The range of material, covering 10 composers, conjures up an image of the performers rifling through a piano bench’s worth of sheet music to find just the right programme. There is a satisfying shape to the recital, with the first quarter-hour given to the piano/vocal version of Ravel’s ‘Scheherazade’ – a suitably theatrical introduction – beautifully undercut by the striking contrast of three Messiaen miniatures. We have bankers Debussy and Poulenc, but at the very centre of the baguette, Alder and Middleton take the opportunity to spotlight two female composers, Viardot and Chaminade. Viardot in particular struck me as a tunesmith of real immediacy, her ‘Havanaise’ providing Alder with a memorable, yet modest showstopper. Single contributions follow from Cateloupe (the playful ‘O up!’) and Bachelet (the epic title track), which allow Alder to dazzle in different ways.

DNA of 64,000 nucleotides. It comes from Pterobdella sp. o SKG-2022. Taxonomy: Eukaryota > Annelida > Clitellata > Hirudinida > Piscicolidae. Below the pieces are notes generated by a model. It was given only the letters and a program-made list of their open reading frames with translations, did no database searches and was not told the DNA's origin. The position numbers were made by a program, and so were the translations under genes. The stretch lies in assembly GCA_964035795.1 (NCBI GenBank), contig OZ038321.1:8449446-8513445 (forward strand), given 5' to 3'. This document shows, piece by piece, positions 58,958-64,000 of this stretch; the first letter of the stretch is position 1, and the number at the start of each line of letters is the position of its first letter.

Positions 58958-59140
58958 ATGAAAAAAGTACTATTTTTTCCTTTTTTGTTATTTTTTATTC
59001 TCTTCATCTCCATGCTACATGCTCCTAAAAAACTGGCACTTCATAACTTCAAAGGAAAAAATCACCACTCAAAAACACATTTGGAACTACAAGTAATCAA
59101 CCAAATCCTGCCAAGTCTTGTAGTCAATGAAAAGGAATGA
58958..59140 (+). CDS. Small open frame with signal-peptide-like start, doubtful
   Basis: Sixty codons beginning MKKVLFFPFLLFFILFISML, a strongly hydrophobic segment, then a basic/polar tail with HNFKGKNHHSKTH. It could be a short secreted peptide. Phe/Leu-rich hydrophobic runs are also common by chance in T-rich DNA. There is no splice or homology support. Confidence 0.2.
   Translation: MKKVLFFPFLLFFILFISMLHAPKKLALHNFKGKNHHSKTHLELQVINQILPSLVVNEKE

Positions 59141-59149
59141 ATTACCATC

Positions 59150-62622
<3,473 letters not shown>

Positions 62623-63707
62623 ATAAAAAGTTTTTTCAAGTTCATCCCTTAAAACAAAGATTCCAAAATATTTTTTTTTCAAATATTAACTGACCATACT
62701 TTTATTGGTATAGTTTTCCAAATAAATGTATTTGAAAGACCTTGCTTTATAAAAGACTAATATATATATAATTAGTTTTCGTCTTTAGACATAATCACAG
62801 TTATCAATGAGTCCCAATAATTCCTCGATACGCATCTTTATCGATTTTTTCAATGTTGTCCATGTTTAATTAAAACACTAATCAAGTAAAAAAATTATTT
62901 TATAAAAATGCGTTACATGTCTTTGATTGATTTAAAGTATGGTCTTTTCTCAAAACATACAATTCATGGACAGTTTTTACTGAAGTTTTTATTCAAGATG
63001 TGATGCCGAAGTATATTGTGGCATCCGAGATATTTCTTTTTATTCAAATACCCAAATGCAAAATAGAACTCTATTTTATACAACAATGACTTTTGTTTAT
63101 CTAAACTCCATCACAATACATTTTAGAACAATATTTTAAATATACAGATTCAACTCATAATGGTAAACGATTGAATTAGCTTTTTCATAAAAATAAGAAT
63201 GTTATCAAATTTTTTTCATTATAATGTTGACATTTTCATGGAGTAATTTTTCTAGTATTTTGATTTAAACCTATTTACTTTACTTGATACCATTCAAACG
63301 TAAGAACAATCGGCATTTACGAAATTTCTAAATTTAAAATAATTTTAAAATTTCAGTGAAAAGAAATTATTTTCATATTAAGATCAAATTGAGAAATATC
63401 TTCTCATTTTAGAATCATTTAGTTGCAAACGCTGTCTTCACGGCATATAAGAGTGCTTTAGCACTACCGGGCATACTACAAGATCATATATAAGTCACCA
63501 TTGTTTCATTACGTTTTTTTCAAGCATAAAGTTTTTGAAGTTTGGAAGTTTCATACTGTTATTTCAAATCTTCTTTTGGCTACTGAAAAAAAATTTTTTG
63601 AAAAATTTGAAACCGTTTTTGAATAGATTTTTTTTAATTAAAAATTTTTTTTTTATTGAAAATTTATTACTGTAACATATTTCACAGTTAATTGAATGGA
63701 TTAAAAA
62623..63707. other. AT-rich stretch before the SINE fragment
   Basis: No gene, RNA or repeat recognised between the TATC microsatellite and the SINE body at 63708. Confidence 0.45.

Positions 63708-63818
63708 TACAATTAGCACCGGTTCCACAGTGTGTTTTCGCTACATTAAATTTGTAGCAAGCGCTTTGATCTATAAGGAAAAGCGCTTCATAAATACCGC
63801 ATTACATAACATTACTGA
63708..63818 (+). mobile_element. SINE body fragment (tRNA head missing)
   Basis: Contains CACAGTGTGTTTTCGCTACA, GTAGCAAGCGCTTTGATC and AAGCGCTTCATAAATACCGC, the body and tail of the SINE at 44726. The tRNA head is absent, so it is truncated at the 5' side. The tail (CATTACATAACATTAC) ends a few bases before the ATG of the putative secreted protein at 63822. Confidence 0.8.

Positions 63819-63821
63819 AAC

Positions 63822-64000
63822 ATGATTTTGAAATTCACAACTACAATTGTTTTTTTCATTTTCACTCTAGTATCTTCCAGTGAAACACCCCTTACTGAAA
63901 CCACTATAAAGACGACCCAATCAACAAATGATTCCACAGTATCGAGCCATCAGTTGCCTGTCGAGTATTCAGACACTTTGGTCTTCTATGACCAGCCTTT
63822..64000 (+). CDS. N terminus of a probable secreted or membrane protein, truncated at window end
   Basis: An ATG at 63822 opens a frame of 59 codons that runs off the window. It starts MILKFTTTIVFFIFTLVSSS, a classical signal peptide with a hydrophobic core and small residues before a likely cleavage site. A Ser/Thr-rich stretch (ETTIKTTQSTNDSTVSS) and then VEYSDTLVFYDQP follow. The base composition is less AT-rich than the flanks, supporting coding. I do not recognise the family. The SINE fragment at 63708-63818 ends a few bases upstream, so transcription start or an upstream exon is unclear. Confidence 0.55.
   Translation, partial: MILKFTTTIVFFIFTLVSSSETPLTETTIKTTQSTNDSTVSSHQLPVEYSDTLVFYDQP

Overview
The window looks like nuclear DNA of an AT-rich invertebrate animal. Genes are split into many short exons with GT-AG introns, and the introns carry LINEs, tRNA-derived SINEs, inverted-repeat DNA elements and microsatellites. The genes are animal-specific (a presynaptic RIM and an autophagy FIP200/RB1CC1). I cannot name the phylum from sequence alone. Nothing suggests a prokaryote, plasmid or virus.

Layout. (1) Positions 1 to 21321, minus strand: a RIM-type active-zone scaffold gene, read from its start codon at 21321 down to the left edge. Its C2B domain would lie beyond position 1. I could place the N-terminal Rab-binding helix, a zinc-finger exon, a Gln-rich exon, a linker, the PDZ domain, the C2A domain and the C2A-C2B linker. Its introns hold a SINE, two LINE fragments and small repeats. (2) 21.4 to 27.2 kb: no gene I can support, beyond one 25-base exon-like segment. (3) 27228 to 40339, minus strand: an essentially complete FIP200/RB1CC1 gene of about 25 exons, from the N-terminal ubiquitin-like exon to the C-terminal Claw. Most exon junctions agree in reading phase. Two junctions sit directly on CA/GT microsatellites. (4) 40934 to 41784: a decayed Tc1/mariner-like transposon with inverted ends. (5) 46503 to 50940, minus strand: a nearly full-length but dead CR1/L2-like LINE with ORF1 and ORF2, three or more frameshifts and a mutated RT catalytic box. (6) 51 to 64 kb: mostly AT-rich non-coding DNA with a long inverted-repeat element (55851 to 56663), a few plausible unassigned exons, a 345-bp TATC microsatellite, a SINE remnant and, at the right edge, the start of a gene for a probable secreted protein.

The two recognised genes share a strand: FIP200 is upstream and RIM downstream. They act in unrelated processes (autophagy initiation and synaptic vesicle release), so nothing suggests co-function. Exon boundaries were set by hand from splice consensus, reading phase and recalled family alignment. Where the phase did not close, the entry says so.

Finally, Middleton again achieves the seemingly impossible, providing a solid foundation through consistency in tone and mood – so there is no sense of disjointedness; these are the same two people in the same room – but while moving through a dizzying array of styles, from the fractured hesitancy of the Messiaen to the breakneck fluidity of Chaminade’s ‘Ronde d’amour’. Bookending the CD is a final ‘encore’-style section of Satie and Yvain, their sway and swing reminding you what a delight the whole evening has been.

Ashley Riches & Joseph Middleton, ‘A Musical Zoo’